Survivors Tell of Bloody Aftermath of Continued Fighting in Syria

Hatay, Turkey – Wounded Syrians being treated in hospitals here are providing detailed accounts of a bloody battle for the town of Taftanaz in northern Syria earlier this week that left the town devastated and scores of residents and an unknown number of soldiers dead.

Syrian troops loyal to President Bashar Assad succeeded in gaining control of the town center after two hours of fierce combat, then summarily executed captives and burned bodies, according to the accounts. At least 82 people died, though it was unclear from the survivors how many of those were noncombatants and how many were anti-Assad fighters.

“There’s nothing left,” says Muhammad Razzan, who says he lost nearly 50 members of his extended family that day. “Only bodies. Bodies on the streets, bodies in the homes. We don’t even know where everyone is.”

The Taftanaz assault, which took place on Tuesday, is part of what appears to be a government sweep of rebel strongholds in Syria’s north ahead of a U.N.-brokered ceasefire that Assad has promised to implement next week. Syria does not allow foreign reporters to enter the country, and a military cordon around the town makes it impossible for journalists to reach the site surreptitiously.

But interviews with fighters and civilians who’ve sought medical treatment here provide a rare, nearly contemporaneous account of the fighting and its aftermath. The accounts are uncommon because in addition to allegations that government forces indiscriminately killed civilians, they include details of how armed revolutionaries attempted to resist the Syrian army’s assault.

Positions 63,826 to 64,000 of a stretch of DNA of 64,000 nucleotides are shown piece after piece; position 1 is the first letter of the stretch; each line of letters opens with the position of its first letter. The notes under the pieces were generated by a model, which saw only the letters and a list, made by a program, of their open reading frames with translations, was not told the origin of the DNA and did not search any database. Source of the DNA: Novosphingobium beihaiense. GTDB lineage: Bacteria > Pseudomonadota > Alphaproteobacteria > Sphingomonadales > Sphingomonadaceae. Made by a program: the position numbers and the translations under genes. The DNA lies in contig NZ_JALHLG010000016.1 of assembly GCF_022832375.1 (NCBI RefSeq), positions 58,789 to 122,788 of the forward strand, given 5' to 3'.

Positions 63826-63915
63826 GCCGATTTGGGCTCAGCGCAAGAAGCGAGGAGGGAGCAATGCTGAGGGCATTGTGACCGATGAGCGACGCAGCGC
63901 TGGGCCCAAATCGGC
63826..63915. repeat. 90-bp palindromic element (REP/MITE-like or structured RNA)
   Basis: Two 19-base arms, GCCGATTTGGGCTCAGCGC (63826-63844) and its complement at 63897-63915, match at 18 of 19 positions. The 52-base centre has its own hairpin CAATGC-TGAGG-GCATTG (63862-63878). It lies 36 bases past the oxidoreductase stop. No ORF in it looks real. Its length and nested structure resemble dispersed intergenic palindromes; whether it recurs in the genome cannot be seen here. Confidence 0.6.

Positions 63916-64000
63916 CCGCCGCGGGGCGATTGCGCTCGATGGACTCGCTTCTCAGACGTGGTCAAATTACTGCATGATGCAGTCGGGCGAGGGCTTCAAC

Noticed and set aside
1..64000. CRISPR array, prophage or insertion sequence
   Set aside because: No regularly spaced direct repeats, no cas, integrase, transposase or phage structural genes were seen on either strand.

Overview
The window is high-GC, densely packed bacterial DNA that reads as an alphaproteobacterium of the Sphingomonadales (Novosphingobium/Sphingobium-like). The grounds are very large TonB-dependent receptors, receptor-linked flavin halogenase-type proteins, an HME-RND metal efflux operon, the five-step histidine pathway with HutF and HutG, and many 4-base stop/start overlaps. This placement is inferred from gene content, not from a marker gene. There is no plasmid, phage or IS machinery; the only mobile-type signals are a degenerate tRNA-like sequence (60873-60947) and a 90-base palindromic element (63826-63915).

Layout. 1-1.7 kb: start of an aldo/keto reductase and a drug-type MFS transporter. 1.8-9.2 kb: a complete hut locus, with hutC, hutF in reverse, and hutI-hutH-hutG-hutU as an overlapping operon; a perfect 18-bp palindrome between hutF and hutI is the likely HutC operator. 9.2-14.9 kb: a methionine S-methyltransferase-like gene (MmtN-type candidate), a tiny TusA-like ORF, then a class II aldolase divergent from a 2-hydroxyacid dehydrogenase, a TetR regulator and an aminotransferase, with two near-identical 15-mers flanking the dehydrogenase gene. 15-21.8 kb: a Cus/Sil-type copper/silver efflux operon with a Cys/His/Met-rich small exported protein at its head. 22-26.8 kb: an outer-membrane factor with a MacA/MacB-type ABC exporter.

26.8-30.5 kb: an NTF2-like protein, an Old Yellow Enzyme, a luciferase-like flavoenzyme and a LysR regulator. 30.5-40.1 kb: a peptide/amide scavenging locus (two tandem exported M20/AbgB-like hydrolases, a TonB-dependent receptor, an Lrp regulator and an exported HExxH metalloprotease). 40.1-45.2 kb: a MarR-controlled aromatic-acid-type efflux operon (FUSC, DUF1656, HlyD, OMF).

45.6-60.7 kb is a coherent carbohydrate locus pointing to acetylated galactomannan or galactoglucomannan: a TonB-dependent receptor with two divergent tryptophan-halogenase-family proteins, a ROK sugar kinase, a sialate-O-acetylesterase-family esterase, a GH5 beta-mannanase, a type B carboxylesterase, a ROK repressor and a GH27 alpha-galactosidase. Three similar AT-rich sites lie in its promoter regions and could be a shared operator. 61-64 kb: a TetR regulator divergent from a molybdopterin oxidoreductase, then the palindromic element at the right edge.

The Turkish Foreign Ministry has said that record numbers of refugees are now crossing the border to flee the government offensive, with 2,700 crossing on Thursday alone. A total of 23,000 Syrians are now living in refugee camps inside Turkey, the Turkish government said.

Survivors of the fight at Taftanaz said the town had been aware for several days that the army was assaulting one nearby town after another, and that theirs was likely next. By Monday evening, about half the population of 15,000 had fled.

As the army approached, about 200 armed revolutionaries occupied the town center and prepared for the assault. They planted a ring of roadside bombs around the town’s perimeter, positioned fighters on strategically located buildings, and waited.

At 7 o’clock Tuesday morning, tanks advanced on the town and helicopters buzzing above started firing at the rebels. Bullets were “falling like rain,” Razzan said, and residents ran inside their homes. When the tanks struck the roadside bombs, rebels opened fire, raking the pro-government troops with automatic rifles and machine guns. Rebels claim to have killed a number of soldiers, though they offered no detailed count.

The army succeeded in breaking through the defenses after two hours of fierce combat. Pressing their assault street-by-street, pro-government soldiers headed for the town center, creating, witnesses said, a free-fire zone as they went.